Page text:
I'm Canadian, so in my province, you generally aren't considered for critical care jobs without advanced schooling. Also, BSN is considered the minimum to practice as an RN if you are a new nurse in the past 10 years or so. For me, my employer paid for 4.5 months full time class work and clinical placements with a focus on ecg interpretation, vents and full day/s lectures about the body systems and common icu problems, how to treat and icu pharmacology. The clinical placement equal two months of supervised partial caring of icu patients (you have an instructor and an Rn from the site caring for the patient; you make mind maps and care plans and discuss how the patient condition relates to the oxygen supply and demand framework etc) You can do it independently through specific schools (ie BCIT in British Columbia) over the course of 2 years part time. The program I went through was well put together and helped me feel confident to start icu. Of course caring for patients on my own easy whole new learning curve, but I felt I had a strong background.
  12. by   Medic/Nurse
    Here's a simple fact.

    You control your fate. No. It's a complete sentence.

    Interview. Work where you can/want. You have choices. I don't see a problem.

    Not getting what you think you are "worth"?? Move on. Bb-bye.

    TRUE STORY

    I interviewed at a hospital closest to where my hubby lived in 2007 (now, yep I know that was a decade ago) and was offered sub $15 an hour. Way, way less than half of what I was making. And almost 35% of what I started at. Yikes. WTH.

    For a CRITICAL CARE RESPONSE spot. Meaning ER, ICU & House mouse.

    SUB $15 an hour. FIFTEEN DOLLARS. One Five.

    I thought I was going to laugh out loud right there, I didn't tho. Good thing I had plenty of pageant experience (it DID come in handy mom!) so I could stand there smiling, instead of standing there with my mouth gaping open in horror.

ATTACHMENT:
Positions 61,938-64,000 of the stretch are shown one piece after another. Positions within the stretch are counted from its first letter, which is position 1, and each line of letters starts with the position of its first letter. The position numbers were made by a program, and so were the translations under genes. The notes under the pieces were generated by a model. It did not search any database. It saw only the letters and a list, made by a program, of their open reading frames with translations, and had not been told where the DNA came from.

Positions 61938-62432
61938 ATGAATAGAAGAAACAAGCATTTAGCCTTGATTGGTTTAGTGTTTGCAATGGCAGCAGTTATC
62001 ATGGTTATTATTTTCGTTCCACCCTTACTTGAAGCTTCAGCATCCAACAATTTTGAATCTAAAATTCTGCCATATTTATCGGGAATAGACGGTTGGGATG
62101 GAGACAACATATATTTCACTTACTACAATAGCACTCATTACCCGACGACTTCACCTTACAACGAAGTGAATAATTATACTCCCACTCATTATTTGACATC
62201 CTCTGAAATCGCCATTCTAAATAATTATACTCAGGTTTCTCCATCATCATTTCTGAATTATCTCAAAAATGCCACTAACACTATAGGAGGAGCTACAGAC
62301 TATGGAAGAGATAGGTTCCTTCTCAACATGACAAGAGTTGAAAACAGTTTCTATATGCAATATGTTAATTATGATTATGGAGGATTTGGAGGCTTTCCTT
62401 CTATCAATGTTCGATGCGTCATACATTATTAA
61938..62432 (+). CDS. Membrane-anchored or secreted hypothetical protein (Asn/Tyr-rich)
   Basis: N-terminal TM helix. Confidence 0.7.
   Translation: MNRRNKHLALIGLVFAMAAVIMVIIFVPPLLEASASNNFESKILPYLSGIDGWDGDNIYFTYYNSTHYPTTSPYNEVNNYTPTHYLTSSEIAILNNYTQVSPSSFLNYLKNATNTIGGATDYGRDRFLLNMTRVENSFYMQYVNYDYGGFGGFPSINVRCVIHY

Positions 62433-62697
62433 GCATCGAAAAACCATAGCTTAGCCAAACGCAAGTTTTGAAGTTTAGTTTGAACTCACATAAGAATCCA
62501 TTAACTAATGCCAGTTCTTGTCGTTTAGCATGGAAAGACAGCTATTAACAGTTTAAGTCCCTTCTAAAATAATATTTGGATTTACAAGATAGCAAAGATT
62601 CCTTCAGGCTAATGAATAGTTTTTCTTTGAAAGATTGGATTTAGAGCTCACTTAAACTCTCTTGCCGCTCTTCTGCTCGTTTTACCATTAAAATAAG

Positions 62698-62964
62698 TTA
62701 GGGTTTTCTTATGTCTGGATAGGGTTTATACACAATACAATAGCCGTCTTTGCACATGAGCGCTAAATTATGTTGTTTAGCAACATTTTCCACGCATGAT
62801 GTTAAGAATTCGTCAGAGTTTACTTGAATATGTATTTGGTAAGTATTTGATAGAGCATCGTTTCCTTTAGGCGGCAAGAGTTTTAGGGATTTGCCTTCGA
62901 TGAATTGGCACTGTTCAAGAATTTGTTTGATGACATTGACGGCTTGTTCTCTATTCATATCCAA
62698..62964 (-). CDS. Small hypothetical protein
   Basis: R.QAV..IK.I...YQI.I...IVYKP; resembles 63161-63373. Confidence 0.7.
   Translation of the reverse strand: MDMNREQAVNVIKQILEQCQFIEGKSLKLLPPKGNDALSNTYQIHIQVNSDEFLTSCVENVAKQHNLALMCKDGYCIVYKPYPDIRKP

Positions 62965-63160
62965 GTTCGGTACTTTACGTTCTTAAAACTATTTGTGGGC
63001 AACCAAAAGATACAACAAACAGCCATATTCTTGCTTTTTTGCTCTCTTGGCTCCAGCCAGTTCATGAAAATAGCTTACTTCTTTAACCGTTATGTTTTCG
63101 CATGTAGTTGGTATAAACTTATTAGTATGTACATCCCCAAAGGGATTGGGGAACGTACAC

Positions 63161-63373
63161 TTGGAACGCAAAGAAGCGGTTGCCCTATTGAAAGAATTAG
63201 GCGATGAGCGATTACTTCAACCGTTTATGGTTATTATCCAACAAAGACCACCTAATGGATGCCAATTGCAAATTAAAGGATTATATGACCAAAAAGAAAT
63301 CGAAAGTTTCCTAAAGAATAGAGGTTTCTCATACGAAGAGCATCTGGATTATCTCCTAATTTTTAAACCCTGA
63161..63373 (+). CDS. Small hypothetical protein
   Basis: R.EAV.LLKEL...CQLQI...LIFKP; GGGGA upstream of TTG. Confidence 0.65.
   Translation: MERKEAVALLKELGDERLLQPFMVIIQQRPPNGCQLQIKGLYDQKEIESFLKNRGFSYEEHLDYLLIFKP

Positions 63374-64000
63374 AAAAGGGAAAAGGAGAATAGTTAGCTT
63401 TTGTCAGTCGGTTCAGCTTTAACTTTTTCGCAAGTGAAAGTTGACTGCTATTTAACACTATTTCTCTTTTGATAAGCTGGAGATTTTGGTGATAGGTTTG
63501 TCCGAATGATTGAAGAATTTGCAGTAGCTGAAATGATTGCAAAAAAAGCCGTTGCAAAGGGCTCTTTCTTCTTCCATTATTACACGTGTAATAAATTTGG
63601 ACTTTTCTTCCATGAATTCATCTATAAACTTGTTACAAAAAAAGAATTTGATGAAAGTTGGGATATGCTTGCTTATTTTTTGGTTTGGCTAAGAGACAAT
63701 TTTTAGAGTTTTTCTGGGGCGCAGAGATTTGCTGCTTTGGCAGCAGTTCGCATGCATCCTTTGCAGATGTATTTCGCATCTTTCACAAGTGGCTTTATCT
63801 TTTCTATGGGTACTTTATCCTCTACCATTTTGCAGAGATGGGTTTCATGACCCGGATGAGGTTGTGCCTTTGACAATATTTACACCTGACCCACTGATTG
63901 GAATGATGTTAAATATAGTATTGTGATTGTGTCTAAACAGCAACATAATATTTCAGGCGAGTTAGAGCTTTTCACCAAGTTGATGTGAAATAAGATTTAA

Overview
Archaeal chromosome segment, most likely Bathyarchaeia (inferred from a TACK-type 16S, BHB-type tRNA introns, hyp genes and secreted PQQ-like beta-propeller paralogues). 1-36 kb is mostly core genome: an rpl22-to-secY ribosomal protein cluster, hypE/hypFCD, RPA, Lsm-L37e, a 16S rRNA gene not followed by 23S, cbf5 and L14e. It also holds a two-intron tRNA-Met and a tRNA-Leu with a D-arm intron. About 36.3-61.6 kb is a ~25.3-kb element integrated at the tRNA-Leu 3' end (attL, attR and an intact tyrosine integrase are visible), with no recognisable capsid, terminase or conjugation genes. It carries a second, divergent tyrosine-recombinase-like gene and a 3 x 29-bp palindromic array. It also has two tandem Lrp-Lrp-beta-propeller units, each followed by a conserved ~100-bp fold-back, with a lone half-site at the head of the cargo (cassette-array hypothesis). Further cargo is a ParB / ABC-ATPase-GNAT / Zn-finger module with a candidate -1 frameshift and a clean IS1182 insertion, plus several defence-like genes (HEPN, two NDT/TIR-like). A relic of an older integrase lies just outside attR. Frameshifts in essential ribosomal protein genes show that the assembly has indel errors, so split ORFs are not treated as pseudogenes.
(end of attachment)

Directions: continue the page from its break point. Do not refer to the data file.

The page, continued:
I had an ADN, BBA (Marketing), CEN, CCRN, CFRN, 5 years strong experience including clinical instruction.

    Offered the job on the spot. I mean they had my resume/app for a week and I'm sure they vetted & recon'ed me. As flattered as I was after going on the "meet and greet tour", I turned it down on the spot.

    When I inquired about the salary, I was unequivocally informed that they were able to recruit from 3 schools of nursing and never had a shortage of nurses willing to work. I wished them good luck with that.

    You see $15 included night/weekend diffs -- I will not work as a nurse for sub $30k a year. The liability alone is NOT worth it.

    I went home and my husband met me at the door. "The lady from the hospital has called twice and insists that you call her". I made sure I hadn't forgot my purse or something. Nah, I've got my things, what could she want?

    I called her and she informed me that they were willing to offer me an addition $0.75 an hour because I was "so qualified". She sounded so hopeful. I knew I still wasn't going to accept, but told her I'd discuss with my husband and call her back. I declined it too. Just no.

    No, nope. I cannot & will NOT work for 30,000 dollars a year doing difficult (at times) or risky (at times) work, UNLESS my family got into a situation where NEED became the overwhelming issue. The liability and risk issues are too great at some rates of pay.

    YMMV.

  13. by   Bob Loblaw
    Every RN I know who is concerned about pay is in online 18 month NP schools- join the crowd and make the moola. I'm old and worn out, lost interest andcounting the days.